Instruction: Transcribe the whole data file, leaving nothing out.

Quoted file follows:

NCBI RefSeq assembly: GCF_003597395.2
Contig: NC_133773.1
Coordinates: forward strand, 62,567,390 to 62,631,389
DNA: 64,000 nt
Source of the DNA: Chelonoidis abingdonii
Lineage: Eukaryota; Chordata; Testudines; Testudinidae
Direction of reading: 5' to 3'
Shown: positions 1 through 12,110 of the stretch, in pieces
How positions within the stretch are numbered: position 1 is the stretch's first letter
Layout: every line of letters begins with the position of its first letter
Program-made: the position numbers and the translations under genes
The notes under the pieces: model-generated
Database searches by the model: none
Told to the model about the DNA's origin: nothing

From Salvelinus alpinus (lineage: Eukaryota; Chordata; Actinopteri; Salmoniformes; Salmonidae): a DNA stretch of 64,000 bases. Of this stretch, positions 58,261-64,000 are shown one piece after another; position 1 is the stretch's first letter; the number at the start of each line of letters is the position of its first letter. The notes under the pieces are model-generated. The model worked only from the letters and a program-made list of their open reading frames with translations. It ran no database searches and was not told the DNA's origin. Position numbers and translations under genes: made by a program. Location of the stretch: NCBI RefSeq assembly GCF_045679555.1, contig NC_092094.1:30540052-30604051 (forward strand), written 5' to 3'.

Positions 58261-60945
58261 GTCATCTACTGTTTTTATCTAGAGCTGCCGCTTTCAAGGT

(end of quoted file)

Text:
NCBI RefSeq assembly: GCF_003597395.2
Contig: NC_133773.1
Coordinates: forward strand, 62,567,390 to 62,631,389
DNA: 64,000 nt
Source of the DNA: Chelonoidis abingdonii
Lineage: Eukaryota; Chordata; Testudines; Testudinidae
Direction of reading: 5' to 3'
Shown: positions 1 through 12,110 of the stretch, in pieces
How positions within the stretch are numbered: position 1 is the stretch's first letter
Layout: every line of letters begins with the position of its first letter
Program-made: the position numbers and the translations under genes
The notes under the pieces: model-generated
Database searches by the model: none
Told to the model about the DNA's origin: nothing

From Salvelinus alpinus (lineage: Eukaryota; Chordata; Actinopteri; Salmoniformes; Salmonidae): a DNA stretch of 64,000 bases. Of this stretch, positions 58,261-64,000 are shown one piece after another; position 1 is the stretch's first letter; the number at the start of each line of letters is the position of its first letter. The notes under the pieces are model-generated. The model worked only from the letters and a program-made list of their open reading frames with translations. It ran no database searches and was not told the DNA's origin. Position numbers and translations under genes: made by a program. Location of the stretch: NCBI RefSeq assembly GCF_045679555.1, contig NC_092094.1:30540052-30604051 (forward strand), written 5' to 3'.

Positions 58261-60945
58261 GTCATCTACTGTTTTTATCTAGAGCTGCCGCTTTCAAGGT